KWA Newsletter Articles

When I bought my house, all of its many windows were fitted with lace curtains. The whole house was re-plastered and re-painted before I moved in, and during that time all the curtains were stored in the basement. I had thought I’d replace them with new translucent roman shades, but my moving van was scheduled to arrive and it seemed expedient to re-hang the curtains and wait to replace them later. Eight years have passed and they are still in the windows. I’ve come to love the way they filter the light without blocking views of the green canopies of the trees and the fantastic ridge line of my neighbor’s crested and turreted home.

The San Antonio and Aransas Pass railroad built a large wooden depot in 1884 at the intersection of S. Alamo and S. Flores, current site of the Salvation Army Store. On May 30, 1898, the depot was the scene of the departure of Teddy Roosevelt and his Roughriders as they headed for Cuba. In 1925, it was bought by the Southern Pacific and service to the old wooden depot ended. The SA&AP depot was demolished in 1939.

The King William Historic District was awarded a 2014 Certificate of Excellence from the world’s largest travel website. Traveler reviews posted on TripAdvisor are consistently outstanding, putting our beautiful neighborhood in the top 10% of rated venues around the world.

Posted comments include “beautiful mansions and eclectic businesses,” “dog friendly…wonderful mix of folks,” “peaceful riverwalk,” and, most importantly, the advice to “wear comfortable shoes.” Congratulations to all of the King William residents and businesses for so successfully putting out the Welcome Mat.

- Nora Peterson


This month we celebrate and honor the retirement of Susan Rothman, longtime King William resident and King William Fair Coordinator. Susan came to the Fair in September 2009 bringing 20 years' experience working in the for-profit and non-profit sector. Her prior experience in fundraising, interfacing with donors, plus managing staff and volunteers prepared her for similar duties at the Fair. She was originally brought in to focus on increasing sponsorships, and since then she has increased sponsor donations by 250%, not including the many in-kind donations she has facilitated.

I have been busy scouring the ’hood and have some suggestions for you for a PERFECT King William and Southtown Day.

Start your day at Halcyon Southtown in the Blue Star Arts complex with a cappuccino and a yogurt parfait or maybe a breakfast sandwich. Take your laptop, a great novel, the Express-News or your KWA Newsletter – sit at one of the outside tables to read – and enjoy your early morning.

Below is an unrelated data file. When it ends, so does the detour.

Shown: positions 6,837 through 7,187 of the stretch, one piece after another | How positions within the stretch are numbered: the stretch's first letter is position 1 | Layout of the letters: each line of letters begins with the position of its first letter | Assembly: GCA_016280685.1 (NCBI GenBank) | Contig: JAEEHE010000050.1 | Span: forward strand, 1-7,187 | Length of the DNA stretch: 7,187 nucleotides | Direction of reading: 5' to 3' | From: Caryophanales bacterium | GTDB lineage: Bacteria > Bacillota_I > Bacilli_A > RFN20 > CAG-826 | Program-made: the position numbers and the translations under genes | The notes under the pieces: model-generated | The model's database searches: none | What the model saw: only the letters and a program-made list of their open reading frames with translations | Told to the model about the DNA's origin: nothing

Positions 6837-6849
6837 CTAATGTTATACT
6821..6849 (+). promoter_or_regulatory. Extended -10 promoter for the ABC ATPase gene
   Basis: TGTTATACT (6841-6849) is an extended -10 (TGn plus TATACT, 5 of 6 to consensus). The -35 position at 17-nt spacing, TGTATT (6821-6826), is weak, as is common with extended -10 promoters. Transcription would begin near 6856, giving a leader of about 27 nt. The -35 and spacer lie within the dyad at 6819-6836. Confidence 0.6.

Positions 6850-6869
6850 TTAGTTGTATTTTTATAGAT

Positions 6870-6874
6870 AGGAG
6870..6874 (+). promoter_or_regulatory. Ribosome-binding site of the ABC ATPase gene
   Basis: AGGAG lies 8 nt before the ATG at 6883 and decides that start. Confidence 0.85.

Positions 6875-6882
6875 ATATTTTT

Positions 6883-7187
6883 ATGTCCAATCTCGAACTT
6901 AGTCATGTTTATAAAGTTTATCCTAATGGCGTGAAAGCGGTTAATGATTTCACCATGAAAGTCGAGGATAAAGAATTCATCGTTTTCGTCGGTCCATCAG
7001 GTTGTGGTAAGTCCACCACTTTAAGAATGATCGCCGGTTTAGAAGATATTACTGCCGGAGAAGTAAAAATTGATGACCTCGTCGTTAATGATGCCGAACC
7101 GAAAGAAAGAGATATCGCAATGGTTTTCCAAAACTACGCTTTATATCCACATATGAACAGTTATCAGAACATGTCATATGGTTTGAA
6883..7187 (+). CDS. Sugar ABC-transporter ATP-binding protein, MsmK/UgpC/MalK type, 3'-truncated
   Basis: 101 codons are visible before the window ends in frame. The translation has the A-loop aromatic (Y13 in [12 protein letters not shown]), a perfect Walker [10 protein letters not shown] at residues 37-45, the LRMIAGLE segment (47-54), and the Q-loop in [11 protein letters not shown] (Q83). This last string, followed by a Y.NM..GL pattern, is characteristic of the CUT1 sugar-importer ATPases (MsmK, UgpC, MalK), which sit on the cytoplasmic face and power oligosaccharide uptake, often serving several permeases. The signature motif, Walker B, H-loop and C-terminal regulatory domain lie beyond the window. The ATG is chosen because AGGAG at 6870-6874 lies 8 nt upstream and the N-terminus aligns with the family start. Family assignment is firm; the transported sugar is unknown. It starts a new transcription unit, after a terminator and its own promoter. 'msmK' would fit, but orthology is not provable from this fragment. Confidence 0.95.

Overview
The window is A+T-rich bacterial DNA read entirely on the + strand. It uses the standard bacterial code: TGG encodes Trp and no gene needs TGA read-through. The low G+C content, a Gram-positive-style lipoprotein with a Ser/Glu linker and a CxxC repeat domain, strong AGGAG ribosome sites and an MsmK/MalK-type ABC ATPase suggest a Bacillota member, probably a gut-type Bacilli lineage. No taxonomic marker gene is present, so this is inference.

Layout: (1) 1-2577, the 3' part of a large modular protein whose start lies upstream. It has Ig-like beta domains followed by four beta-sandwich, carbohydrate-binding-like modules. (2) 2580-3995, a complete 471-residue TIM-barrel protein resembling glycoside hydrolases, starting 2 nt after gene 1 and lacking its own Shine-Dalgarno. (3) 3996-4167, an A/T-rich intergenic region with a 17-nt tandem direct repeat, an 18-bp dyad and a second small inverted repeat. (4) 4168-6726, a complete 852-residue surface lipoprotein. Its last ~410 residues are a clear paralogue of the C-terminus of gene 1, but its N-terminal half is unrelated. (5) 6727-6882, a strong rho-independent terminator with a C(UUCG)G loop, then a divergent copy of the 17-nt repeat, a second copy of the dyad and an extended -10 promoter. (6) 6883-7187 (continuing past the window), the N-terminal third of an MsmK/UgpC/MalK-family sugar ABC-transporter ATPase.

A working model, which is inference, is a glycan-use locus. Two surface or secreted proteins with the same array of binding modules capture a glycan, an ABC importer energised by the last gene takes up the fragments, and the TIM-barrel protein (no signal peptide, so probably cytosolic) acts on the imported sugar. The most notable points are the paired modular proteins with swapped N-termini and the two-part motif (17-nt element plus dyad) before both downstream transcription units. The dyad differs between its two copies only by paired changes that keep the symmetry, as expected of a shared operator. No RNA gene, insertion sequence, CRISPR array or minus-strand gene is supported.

Consistently warmer temperatures are taking over from the rollercoaster, warm, cold, hot weather we have had this spring. Lawns are growing, and now is a good time to fertilize if it has been more than 3 months since the last time. Use a good organic fertilizer, and remember you do not have to water it in right away if time does not permit.  If you have flower pots and hanging baskets, keep some of the fertilizer back and use it as a liquid to water them.  About every 2 weeks put about a cup of fertilizer in a 2 gallon water can and let it sit a few minutes to start dissolving, then water.  You should be able to do this a couple more times before the fertilizer is used.  

I’ve reclaimed my second floor back porch and the view of the sunsets after the replacement of decayed decking and repainting. Having wooden porches is not unlike owning a boat. My tree-shrouded vessel is always exposed to the elements and always in need of maintenance, even in the safe harbor of King William. The effort required to keep things in good trim isn’t quite enough to explain the disappearance of porches from American houses. The kind of open hospitality and embrace of community that porches represent has slowly fallen victim to rising building costs and construction regulations that put a premium on enclosed, air-conditioned spaces.

Challenges will continue to face our neighborhood in the near and long term as development continues to change the character of properties within our boundaries and in our surrounding area. At our May general membership meeting you heard our member’s displeasure with the proposed installation of generic VIA bus stops within our association’s boundaries. The proposed bus stops have no historical identity with our neighborhood and degrade the integrity of our preservation efforts. The City has also planned for installation of pedestrian lights that many of our members questioned. Changes such as these are recommended for approval through the Office of Historical Preservation (OHP), then reviewed and approved by the Historical Design & Review Committee (HDRC) and then perhaps the Board of Adjustments (BoA). Unfortunately these plans were approved even after the KWA Architectural Advisory Committee raised valid issues why these installations should not be allowed. The KWA position, as echoed in our membership input meetings, is to keep our neighborhood historic by following simple historic preservation concepts. Allowing non-historically based modifications and installations means that the character of this valued asset in the City of San Antonio is rapidly being depreciated.

Voting members: Jack Kent (Chair), Christine Viña, Derek Klepac, Max Martinez*, Chris Price*, Pat Conroy*, Anne Alexander* (* also members of the KWA Board of Directors)